The problem of familiarity
Scripture – text from the Old and New Testaments – suffers from being read aloud. For Christian insiders, the texts are so familiar that one’s mind tends to wander - well, my mind tends to wander, and I’m guessing I’m not the only one.
Puzzling, Disturbing and Incomprehensible
For outsiders, the “dechurched and unchurched”, the opposite is the case. The texts are mainly incomprehensible, and when comprehensible, then often puzzling and disturbing. I wonder what I would make of the key events in the Judeo-Christian narrative – the Fall of Adam and Eve, Noah’s Ark, the almost-sacrifice of Isaac by Abraham, the attempted murder of Joseph by his brothers, the Passover, the Crossing of the Red Sea, the subsequent invasion of Canaan, the doings of Israel’s kings, the utterances of its prophets, the Virgin Birth of Christ, his betrayal, torture and judicial execution by crucifixion, his Resurrection, the first Christian Pentecost – if I were hearing them for the first time as an adult.
Sermon at your service!
A good sermon following a Bible reading is supposed to solve both problems, by drawing the attention of the regular church-goer back to the subject at hand, and by explaining the text to someone baffled (or disturbed) by it. Sermons may or may not succeed in the former, but it’s much harder to succeed at the latter. Just try taking an outsider to church with you.
Gospel Music at St James's
At St James’s Piccadilly, weather permitting, Soul Sanctuary's choir and band sing and play for an outdoor Eucharist at 6pm on the first Sunday of the month which is aimed at insiders, who sit inside the courtyard on Piccadilly, and outsiders, who usually stay on Piccadilly itself outside the church’s lovely wrought-iron railings (one or two intrepid outsiders make it through them). The sermons at St James’s are, in fact, excellent. But to help get the message of Christ through those railings, St James’s generously permits us to communicate the scripture of the day through the medium of contemporary gospel music, the last Christian art form which is widely welcomed in the secular world.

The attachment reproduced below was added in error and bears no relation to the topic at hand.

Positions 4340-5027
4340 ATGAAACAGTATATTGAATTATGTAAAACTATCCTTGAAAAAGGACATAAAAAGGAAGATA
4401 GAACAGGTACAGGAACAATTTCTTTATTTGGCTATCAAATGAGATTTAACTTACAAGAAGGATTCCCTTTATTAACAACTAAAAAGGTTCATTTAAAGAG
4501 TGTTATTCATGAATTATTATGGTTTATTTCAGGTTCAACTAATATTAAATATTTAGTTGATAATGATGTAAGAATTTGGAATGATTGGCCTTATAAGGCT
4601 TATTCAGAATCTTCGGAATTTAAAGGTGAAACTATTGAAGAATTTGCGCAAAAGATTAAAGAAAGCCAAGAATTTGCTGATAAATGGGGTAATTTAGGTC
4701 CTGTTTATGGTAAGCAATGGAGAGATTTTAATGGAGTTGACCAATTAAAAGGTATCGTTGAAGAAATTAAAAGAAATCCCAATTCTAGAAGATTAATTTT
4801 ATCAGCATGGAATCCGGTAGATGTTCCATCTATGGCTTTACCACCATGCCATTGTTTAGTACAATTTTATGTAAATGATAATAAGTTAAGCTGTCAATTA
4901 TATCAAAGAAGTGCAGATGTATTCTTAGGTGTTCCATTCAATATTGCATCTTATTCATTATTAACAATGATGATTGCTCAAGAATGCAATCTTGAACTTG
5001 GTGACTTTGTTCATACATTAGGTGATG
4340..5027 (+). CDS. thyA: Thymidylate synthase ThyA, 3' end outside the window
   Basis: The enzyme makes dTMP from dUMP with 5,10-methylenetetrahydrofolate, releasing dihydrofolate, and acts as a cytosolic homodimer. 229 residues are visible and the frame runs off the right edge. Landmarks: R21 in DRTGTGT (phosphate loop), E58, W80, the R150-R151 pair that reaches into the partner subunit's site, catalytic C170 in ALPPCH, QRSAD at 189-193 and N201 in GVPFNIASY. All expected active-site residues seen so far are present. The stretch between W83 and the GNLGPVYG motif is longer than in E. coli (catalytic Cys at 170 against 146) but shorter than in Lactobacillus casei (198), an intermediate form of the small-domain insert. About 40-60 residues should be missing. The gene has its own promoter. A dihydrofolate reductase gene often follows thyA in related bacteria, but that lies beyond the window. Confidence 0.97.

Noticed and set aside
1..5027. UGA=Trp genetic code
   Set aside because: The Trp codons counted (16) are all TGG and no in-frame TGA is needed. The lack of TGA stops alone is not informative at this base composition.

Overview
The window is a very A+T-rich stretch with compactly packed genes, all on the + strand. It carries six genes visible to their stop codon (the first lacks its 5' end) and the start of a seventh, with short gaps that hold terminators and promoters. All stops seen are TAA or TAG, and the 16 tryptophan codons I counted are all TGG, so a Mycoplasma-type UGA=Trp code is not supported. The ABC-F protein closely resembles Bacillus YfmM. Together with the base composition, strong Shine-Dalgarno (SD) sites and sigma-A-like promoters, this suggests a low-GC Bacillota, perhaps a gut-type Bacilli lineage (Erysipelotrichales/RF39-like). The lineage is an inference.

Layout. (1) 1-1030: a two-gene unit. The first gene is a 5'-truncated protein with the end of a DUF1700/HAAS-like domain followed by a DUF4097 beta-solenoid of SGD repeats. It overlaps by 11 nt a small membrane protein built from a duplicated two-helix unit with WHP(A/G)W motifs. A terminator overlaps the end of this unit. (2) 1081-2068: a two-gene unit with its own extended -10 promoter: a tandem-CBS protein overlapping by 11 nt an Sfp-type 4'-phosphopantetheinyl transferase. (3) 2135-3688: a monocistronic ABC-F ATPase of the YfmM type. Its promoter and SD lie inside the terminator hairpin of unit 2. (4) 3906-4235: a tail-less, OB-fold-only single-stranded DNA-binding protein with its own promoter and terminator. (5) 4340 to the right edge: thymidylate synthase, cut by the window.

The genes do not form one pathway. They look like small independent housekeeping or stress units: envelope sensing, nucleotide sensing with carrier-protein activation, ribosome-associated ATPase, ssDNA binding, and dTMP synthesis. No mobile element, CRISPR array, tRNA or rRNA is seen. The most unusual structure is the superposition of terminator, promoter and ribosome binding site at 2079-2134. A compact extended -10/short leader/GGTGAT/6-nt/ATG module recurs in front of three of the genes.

Believing in the Light!
Next Sunday (March 3rd 2019, the last Sunday before Lent) our challenge is to communicate a passage from the twelfth chapter of St John’s gospel (John, 12, 27-36a), that describing the glorification of Christ by the Father, the warning given by Christ to his followers of his impending passion and crucifixion and the exhortation to follow him nevertheless. We've called the service 'Believing in the Light' to reflect this theme. The text is mainly reported speech, not description. Even by John’s standards, the concepts are profound and the language is dense: Jesus is “troubled” by what is about to happen to him, and by the inability of his followers to grasp that his death will be shameful, but that his “light” will bring salvation to all people who follow in it. They, full of excitement about the raising of Lazarus and flushed from the triumphal entry in Jerusalem, are still looking for a victorious king of Israel, a new David. Not even the dramatic demonstration of God’s glory seems to jolt them out of their fixation.
Need to Know
We sing this gospel passage to the music of Dawkins & Dawkins’s “Need To Know”, a simple four-chord sequence with an R’n’B groove, the choir singing the chorus of the original song (“need to know, gotta know now”) as a singer improvises their collective bafflement (“who is this Son of man you keep talking about? what’s happening to our dream of victory?”). Meanwhile a narrator sings original scripture, plus some scene-setting lyrics, and another singer takes the part of Christ. All using a combination of spoken word and improvised melody.
Discover for yourself!
We have found that remarkably little editing is needed to make text accessible…what we have needed to do is add sentences here and there to illuminate. And we hope that the beauty of Spirit-filled contemporary gospel music gives a sense of personal experience and of wonder to the scripture. But we invite you to come along and see for yourself.